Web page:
Uncanny Landscapes: From Pylon Love & Mad Benches to Car Park Epiphanies

Illustration by Frances Castle, Clay Pipe Music

WORDS: Gareth E. Rees

EVENT: Uncanny Landscapes at The Hastings Storytelling Festival, November 9th, 7pm, Havelock Road, Hastings (FREE)

picture2I’ve been kindly invited to speak at this year’s Hastings Storytelling Festival.

Because it’s a festival of storytelling, I am going to tell a story.

It’s about how an erotic encounter with an electricity pylon on Hackney Marsh led to me having a religious vision in the car park of a Morrisons in Hastings seven years later.

While meandering on a dérive between those two points I’ll tell other stories – true stories, almost entirely probably true stories – about phantom bears, a cantankerous memorial bench, the submarine that became an outflow pipe, and the time I got eyeballed by a haunted concrete wall.

I’m calling this talk Uncanny Landscapes, but not because it’s all about ghosts. Although there will be ghosts. Of a kind.

I mean uncanny in its definition as ‘strange or mysterious, in an unsettling way’. I also take inspiration from Sigmund Freud, who saw the uncanny as being what unconsciously reminds us of our forbidden, repressed impulses, particularly in places or situations that make us feel uncertain.

It is my belief that all landscapes are uncanny, when you look deep enough, when you let them get under your skin, when you challenge the illusion of objective reality, when you allow your fears and urges to run riot, when you open your imagination and stop doing what you’re told or what is expected of you.

picture3This happens when you linger… loiter… get out of your car… walk the wrong way…. ignore the signs… change your usual route…. stop and observe… study the tiniest detail… pick things up…. smell them… touch them… challenge them… change their meaning… re-invent them.

You’ll see there’s mystery and strangeness in even the most mundane things, whether it’s an Asda car park, concrete wall, park bench or crushed Coke can.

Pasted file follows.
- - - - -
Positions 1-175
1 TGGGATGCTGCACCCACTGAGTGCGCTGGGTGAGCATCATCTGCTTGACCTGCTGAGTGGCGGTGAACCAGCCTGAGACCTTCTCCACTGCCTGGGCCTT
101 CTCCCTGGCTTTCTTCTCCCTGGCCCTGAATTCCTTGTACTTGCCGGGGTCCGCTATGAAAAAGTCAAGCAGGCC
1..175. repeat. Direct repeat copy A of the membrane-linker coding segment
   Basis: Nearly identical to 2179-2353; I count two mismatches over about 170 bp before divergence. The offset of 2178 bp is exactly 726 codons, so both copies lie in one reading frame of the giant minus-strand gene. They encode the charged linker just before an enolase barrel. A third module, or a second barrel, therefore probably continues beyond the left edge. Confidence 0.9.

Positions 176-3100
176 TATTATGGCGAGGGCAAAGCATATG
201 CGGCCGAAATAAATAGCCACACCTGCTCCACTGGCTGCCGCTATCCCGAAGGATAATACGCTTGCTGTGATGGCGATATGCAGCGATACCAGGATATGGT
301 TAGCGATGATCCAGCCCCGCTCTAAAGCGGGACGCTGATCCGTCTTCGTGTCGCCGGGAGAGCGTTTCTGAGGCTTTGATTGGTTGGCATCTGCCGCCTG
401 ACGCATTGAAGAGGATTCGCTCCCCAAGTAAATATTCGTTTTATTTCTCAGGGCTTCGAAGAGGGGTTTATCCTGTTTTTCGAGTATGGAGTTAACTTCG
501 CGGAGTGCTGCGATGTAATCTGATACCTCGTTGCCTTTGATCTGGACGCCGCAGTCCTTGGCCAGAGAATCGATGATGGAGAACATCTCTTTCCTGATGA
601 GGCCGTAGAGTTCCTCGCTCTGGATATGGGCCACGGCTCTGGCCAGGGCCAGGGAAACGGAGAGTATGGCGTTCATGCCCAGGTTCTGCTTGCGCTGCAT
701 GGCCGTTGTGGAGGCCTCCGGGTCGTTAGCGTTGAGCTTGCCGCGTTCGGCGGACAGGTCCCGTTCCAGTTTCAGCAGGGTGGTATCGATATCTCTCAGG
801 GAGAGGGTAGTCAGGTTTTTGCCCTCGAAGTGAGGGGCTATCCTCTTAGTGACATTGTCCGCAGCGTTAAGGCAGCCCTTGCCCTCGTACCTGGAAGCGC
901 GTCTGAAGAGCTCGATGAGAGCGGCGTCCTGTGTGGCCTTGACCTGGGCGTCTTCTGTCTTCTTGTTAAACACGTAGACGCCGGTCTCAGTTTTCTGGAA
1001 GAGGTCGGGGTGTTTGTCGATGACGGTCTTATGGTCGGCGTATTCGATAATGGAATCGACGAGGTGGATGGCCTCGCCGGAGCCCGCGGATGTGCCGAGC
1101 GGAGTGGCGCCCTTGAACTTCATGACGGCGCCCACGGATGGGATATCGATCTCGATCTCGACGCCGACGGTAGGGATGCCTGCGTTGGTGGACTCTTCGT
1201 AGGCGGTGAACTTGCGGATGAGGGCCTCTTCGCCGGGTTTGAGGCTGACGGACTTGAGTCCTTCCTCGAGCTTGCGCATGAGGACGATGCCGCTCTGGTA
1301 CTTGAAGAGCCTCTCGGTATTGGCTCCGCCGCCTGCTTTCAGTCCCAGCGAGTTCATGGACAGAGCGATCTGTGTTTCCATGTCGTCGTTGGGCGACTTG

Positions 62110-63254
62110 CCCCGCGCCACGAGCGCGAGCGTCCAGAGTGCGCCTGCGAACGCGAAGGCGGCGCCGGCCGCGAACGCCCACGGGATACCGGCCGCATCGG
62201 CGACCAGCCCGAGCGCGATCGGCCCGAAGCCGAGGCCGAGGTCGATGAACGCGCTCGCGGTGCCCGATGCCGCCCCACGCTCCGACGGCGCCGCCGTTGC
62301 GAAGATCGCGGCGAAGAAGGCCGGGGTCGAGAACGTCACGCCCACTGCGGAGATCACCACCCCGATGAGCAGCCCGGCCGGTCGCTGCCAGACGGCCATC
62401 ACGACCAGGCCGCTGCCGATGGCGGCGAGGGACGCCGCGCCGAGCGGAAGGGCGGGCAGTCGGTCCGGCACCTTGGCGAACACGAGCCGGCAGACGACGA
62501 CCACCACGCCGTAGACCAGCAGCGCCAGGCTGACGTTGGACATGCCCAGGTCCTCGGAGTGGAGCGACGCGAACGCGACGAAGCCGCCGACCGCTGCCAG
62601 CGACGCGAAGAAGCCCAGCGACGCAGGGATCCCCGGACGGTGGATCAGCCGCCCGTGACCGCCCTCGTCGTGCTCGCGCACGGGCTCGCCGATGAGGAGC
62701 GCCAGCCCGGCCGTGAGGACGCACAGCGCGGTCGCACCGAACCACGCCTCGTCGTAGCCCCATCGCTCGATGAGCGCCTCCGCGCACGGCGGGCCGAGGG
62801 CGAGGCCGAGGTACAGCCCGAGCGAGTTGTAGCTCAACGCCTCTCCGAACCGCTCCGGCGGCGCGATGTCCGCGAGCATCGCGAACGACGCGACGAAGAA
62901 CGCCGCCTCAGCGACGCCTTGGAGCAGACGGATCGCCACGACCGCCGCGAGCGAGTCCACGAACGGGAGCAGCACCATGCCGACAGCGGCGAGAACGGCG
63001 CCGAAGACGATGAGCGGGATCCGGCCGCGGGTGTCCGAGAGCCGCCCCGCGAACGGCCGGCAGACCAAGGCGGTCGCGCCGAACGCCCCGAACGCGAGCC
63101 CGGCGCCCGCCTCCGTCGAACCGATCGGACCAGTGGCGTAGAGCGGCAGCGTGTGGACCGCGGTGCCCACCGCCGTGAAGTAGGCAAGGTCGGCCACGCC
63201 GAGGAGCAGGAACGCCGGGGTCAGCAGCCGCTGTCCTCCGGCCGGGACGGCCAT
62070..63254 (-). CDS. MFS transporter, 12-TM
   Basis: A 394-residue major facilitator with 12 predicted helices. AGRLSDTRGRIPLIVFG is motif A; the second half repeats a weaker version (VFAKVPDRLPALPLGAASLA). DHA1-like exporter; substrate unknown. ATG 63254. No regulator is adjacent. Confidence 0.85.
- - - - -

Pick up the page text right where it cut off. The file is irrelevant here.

In everything there is a story.

For instance, in my story – which is a true story, apart from the bits that aren’t – there are three carved arches in a seam of sandstone on the hill above the old town in Hastings.

Why are they there? What do they mean? 

And nearby is a a memorial bench with the inscription “MAD JOHN?”

Why the question mark?

I’ll tell you about a dried river bed running through B&Q’s car park in Plymouth.

Is it an art installation, a draining system, or something more ancient?

picture7And the ghost of a U-Boat on a south coast beach that bleeds cretaceous dinosaur piss into the sea.

How can that possibly be?

And an abandoned safe by a polluted river in East London.

What will happen if I open it? What will happen if I don’t?

To find out, come along to Uncanny Landscapes and I’ll attempt an explanation involving words, photos, music and me waving my arms about.

There will be a chance at the end to ask questions and discuss the ideas I talk about. Books will be on sale. I’ll also perform a new electronic version of the spoken word piece I wrote with Jetsam, A Dream Life of Hackney Marshes, this time with accompaniment by James Wvr from the Warrior Squares.

Here’s how to get there on the evening.  (The psychogeographers like to say “throw away the map and enjoy getting lost” but I say, “No, don’t to that, use Google Maps or you’ll be late for my gig.”)

The event begins at 7pm at the glass-fronted University building on Havelock Road, just down from the Tesco. Specially trained agents will be there to guide you in.

For more details, visit the festival’s website or see their Facebook page.

2016-08-05 10.06.05ABOUT THE AUTHOR

Gareth E. Rees is author of Marshland: Dreams & Nightmares on the Edge of London. His work appears in Mount London: Ascents In the Vertical CityAcquired for Development By: A Hackney Anthology, An Unreliable Guide to LondonWalking Inside Out: Contemporary British Psychogeography and the album A Dream Life of Hackney Marshes.  

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